In times of crisis, or rather immediately following times of crisis, we cling to what we remember to sort of center ourselves, and guide the steps of our survival.
In her dark comedy, "Mr. Burns: A Post-Electric Play," now on the stage of Illinois State University's Westhofff Theatre, playwright Anne Washburn, uses the iconic animated sitcom "The Simpsons" as a vehicle to explore what the world would look like following an apocalypse from three distinct perspectives: immediately after ... seven years later ... and, finally, 75 years later.
As the play opens, an isolated group struggles to recall the details from the Simpson's episode "Cape Feare," an hilarious mash-up of both the original film "Cape Fear" starring Robert Mitchum, and the remake, made 30 years later, starring Robert De Niro.
In this episode, Bart's archnemesis Side Show Bob has threatened to throttle the scamp that haunts him. It would be a good idea to watch that episode from the show's fifth season prior to seeing this play, to appreciate its brilliance.
The first act's somewhat lengthy, but comical exposition is interrupted by occasional scares, as the heavily armed, ever-vigilant group steels itself for the new reality before them: their own survival.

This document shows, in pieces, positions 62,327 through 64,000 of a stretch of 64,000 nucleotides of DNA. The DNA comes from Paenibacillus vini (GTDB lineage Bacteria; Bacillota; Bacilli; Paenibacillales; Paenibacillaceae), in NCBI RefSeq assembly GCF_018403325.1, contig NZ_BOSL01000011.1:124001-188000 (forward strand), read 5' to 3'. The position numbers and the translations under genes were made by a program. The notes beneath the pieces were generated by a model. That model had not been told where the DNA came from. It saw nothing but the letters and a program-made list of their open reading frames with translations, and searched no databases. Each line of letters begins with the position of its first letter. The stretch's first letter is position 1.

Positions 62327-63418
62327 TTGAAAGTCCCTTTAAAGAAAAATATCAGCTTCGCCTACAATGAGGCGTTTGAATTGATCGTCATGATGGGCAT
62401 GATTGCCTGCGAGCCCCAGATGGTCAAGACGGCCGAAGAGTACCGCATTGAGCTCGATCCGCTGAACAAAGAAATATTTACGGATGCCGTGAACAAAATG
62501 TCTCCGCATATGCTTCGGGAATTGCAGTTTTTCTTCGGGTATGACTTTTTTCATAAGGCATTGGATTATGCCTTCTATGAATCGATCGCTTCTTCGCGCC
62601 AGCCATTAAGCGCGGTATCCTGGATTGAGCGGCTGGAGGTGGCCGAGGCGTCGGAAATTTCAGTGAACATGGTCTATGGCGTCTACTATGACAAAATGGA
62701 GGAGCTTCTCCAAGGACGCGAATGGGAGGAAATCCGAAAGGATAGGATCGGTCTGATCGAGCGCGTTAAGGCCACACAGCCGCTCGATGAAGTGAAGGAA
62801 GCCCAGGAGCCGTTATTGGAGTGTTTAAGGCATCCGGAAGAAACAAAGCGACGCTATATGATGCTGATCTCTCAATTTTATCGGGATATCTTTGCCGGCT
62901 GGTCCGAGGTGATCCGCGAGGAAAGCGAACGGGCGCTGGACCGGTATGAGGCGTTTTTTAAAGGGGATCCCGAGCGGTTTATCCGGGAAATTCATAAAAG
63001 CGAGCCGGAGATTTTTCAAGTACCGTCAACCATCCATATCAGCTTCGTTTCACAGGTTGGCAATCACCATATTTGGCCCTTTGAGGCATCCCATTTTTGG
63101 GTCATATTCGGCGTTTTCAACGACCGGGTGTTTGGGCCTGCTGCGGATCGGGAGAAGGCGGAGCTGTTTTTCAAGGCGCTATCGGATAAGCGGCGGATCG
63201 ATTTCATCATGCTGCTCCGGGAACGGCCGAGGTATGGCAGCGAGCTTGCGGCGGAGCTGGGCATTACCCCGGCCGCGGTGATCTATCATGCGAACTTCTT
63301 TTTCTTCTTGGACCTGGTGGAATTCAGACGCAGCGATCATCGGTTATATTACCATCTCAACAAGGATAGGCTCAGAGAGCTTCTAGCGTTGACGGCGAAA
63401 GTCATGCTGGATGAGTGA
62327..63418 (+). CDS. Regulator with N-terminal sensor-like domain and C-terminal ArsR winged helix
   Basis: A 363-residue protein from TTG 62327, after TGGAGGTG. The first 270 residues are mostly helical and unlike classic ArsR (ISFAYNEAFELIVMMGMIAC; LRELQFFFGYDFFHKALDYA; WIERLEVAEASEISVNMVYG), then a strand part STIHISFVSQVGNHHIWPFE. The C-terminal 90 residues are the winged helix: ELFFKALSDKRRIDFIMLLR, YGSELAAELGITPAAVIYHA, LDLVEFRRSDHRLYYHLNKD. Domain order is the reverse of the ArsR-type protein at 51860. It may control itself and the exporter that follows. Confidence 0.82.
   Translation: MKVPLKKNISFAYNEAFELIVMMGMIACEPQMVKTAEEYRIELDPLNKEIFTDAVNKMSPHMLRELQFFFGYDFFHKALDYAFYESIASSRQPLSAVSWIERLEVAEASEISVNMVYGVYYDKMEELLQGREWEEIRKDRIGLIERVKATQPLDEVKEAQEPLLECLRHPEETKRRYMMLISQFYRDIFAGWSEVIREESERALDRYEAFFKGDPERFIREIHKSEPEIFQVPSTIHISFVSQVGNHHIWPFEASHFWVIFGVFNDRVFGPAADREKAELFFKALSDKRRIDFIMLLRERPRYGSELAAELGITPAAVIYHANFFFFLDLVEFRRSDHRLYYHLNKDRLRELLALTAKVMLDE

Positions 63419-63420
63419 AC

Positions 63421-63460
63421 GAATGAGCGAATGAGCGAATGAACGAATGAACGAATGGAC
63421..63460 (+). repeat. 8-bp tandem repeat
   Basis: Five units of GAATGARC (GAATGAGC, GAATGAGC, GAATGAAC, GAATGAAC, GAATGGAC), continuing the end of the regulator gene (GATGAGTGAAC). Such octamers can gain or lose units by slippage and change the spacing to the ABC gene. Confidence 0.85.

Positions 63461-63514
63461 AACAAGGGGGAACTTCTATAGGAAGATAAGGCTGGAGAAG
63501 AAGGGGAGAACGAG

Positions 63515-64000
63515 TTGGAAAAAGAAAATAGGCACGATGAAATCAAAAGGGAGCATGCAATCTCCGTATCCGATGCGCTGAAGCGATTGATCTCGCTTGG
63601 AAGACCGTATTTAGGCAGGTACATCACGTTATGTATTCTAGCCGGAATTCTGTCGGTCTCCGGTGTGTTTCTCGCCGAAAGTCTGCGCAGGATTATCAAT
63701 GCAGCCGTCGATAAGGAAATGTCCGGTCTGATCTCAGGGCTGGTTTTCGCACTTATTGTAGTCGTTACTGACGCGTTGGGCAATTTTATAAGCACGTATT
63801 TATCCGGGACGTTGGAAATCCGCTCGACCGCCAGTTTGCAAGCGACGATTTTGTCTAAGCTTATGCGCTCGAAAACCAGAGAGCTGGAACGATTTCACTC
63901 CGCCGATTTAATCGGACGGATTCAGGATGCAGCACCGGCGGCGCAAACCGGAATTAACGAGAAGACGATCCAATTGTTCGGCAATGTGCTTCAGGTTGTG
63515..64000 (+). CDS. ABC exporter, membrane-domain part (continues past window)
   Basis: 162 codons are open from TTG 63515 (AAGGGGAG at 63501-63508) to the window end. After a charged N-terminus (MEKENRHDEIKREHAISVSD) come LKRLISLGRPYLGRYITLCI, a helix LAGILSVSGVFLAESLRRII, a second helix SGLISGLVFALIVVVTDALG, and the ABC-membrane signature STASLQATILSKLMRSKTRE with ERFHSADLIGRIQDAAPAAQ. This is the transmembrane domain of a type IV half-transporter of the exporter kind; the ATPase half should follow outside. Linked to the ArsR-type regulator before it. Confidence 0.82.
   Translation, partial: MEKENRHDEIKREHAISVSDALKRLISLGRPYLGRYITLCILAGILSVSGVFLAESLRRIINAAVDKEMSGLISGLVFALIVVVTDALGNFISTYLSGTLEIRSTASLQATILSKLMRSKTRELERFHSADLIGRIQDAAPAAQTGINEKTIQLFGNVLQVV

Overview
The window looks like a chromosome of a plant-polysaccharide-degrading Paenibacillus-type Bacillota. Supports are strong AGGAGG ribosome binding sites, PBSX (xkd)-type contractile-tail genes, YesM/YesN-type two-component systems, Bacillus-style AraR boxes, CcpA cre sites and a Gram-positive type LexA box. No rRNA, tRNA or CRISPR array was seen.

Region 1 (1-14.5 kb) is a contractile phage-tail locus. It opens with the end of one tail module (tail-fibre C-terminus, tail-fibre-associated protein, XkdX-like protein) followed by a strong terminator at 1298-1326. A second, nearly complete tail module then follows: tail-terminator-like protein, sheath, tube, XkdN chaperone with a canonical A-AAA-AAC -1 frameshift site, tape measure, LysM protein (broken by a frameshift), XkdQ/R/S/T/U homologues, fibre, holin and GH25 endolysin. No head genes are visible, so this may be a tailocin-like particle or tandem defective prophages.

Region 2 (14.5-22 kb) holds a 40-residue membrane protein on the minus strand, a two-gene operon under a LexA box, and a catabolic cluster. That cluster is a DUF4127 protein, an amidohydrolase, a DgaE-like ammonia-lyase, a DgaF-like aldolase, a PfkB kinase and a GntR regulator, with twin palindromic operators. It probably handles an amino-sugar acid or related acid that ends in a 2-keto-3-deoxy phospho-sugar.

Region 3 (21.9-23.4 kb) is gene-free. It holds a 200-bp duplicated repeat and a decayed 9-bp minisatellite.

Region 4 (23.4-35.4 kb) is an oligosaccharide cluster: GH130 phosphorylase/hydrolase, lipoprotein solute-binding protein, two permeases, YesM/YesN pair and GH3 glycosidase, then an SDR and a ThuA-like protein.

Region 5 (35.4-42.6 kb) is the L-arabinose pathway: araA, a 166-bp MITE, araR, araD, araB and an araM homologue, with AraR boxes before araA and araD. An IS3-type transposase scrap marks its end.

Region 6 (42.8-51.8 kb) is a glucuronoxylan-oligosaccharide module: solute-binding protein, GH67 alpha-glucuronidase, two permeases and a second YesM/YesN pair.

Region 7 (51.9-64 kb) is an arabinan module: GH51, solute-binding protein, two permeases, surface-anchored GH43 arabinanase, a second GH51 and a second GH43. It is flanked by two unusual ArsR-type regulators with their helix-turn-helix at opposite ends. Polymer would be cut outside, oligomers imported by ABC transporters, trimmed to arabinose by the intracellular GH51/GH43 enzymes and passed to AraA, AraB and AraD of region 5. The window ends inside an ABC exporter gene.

The second act shows that folklore has become integral to that survival, and the group, and others like them, have formed theatrical companies consumed with the need to tell their stories.
At this point, the Simpsons story lines are used as a sort of currency, and the competitive companies barter for the rights to plot lines, etc. They are equally dedicated to commercial breaks, which results in a hilarious musical montage of chart hits presented like a late-night infomercial.
Finally, in the third act, set a full generation later, the story of the Simpsons has gone from legend to myth to become a full-blown operetta, in which the villainous Side Show Bob has been replaced by the eccentric billionaire Montgomery Burns, who is surrounded by his evil henchmen, Itchy and Scratchy.
Directed by MFA candidate Kristin L. Schoenback, "Mr. Burns" is a spectacle that runs the gamut, from hilarious to harrowing, hitting all points in between.
Scenic designer and MFA candidate Allison McCarthy creates three unique spaces that swiftly emerge during the two intermissions, enhanced with depth created by MFA candidate Laura Grisondi's dramatic lighting.
The production also features creative, colorful costumes by MFA candidate Amanda Bedker and beautifully performed music directed by Pete Guither.
The talented, hard working ensemble is comprised of Johanna Kerber, Thomas Russell, Sarah Ford, Owen McGee, Megan Compton, Paige Brantly and Everson Pierce, along with a supportive, vocally superb chorus.
While enjoyed by the sold-out crowd on the evening I attended, there were some spots in Washburn's script that went on longer than they needed to, which made the overall production feel a bit uneven.
Still, it's a thought-provoking commentary on pop culture and its ability to connect people.